leslee said...

You forgot "and to provide my readers with thoughtful blog posts", although we may be included in the aforementioned to make people smile.

Anne said...

Reading this made me realize what it is about growing old -- actually, I am already quite old -- that I am afraid of. I am afraid of becoming useless by living longer than my capacity to function in the world.

Joan said...

Every single piece of a puzzle is important, and leaves a hole when it is not there.

Relatively Retiring said...

Jane: that's such a good point about needing to earn the privileges of age. I imagine you are speaking from a lot of experience!

Frances and Molly: how good that we can share thoughts in cyber-space. Thank you for your comments.

Zhoen: there's a very great deal to be said for contentment, as opposed to grand purposes.

Marigold J: such profound thought within your deceptively simple question.

Leslee: oh, that's lovely. Thank you so much.

Anne: I didn't want to say too much about the real fears of growing old, but of course this is the major one. It makes me do what I can, while I can in the great hope of not becoming a burden to others.

Joan: thank you for leaving a comment. There's another profound truth in what you say.

Relatively Retiring said...

I'm not sure if my responses to you all appeared yesterday.
Blogger seems to be eating comments, and also not allowing access to today's postings.
Thank you all for your comments. I have responded more fully, and if the message doesn't reappear soon I will do so again.

Relatively Retiring said...

Yes, we all had Blogger problems over the last few days, and things disappeared.

The voice of experience comes through Jane's comment, and I agree so much with what she says about needing to earn any privilege in age.
I was so glad that Molly and Frances and I can agree in cyberspace, and to Zhoen I said that contentment is better than grand purpose. Good man, Moby!
I thanked Marigold Jam for her profound question, and Leslee for her kindness.
To Anne I said that I know I skirt around the real fears of becoming old, which she has stated so clearly here.
My thanks to you all.

den said...

I have never wondered what am I for. I have just stumbled along. Sometimes praying I do little damage on the way.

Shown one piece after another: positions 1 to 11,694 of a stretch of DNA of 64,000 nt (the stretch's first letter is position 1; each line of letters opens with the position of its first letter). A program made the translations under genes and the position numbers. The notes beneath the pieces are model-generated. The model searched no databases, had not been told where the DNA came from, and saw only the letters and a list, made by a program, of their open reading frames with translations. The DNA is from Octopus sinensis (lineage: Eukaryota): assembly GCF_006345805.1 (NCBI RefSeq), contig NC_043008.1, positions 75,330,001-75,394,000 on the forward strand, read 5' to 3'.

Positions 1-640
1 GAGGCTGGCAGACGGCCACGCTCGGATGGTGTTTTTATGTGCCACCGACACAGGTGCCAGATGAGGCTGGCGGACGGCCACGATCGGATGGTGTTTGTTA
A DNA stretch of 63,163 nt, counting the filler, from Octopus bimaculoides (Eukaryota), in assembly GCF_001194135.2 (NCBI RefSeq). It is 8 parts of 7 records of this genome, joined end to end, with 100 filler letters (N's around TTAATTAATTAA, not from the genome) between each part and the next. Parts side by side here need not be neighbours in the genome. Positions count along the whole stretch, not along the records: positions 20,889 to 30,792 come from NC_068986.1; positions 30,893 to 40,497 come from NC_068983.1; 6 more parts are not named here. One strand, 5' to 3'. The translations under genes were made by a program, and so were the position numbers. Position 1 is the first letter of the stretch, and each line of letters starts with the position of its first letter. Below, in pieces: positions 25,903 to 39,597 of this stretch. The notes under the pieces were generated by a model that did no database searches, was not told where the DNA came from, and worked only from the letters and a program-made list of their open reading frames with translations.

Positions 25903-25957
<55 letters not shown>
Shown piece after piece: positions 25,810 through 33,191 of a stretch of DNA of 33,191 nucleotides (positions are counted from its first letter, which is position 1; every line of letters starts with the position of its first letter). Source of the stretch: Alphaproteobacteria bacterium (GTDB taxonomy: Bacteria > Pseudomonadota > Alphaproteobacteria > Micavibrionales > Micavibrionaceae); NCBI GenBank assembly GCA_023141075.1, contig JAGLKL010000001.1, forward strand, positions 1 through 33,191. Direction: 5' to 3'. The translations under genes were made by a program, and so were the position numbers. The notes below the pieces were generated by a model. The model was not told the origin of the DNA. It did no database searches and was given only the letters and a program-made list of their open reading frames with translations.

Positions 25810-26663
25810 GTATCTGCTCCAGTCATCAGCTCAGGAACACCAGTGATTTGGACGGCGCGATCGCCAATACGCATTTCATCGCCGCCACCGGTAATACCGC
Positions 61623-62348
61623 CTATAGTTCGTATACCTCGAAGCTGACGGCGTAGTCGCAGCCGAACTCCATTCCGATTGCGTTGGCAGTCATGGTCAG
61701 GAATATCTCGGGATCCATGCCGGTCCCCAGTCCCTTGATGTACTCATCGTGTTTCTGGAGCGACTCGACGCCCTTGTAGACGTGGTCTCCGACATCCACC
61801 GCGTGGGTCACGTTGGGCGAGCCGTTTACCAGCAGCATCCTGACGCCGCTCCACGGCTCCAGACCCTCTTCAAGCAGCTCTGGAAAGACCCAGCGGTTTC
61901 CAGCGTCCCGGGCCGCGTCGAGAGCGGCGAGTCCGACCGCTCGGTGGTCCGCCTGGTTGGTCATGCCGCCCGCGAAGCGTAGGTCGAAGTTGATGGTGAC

When I was small very small. My mother told me I was an accident not hers my fathers. It was years before I figured out what she ment.
So when I think of the very big questions in life, that sort of sums it all up, even down to the big bang. hey ho.

Relatively Retiring said...

Den: that's a sad thing for a child to hear, but I'm sure we are all either accidents or total miracles, when you think of the odds against conception.
I'm not really questioning too seriously, but bumbling along, like you!

den said...

I love that total miracle.
Hence forth I is a total miracle.
and very apt word verification too.
theden
ha

herhimnbryn said...

Do what you can and enjoy. I draw your attention to this article by Diana Athill!........

http://www.telegraph.co.uk/relationships/self-help/8470207/Diana-Athill-the-truth-about-growing-old.html

Relatively Retiring said...

HHnB: thank you. Diana Athill is an icon for us all, whatever our age.
I've just returned from a training session in which we explored the virgin, mother, crone stages of womanhood. I prefer to call it the Wise Woman stage!

Joan said...

Blogger ate my comment last Thursday. It was something about how every single piece of a puzzle is important, and leaves a hole when it is not there... I suppose it must suffice to become a discreet and indispensable presence in the lives of those who matter to us.

Relatively Retiring said...

Joan: thank you, Blogger had quite a feast last week!
I really appreciate your comment, especially the combination of disceet and indispensible.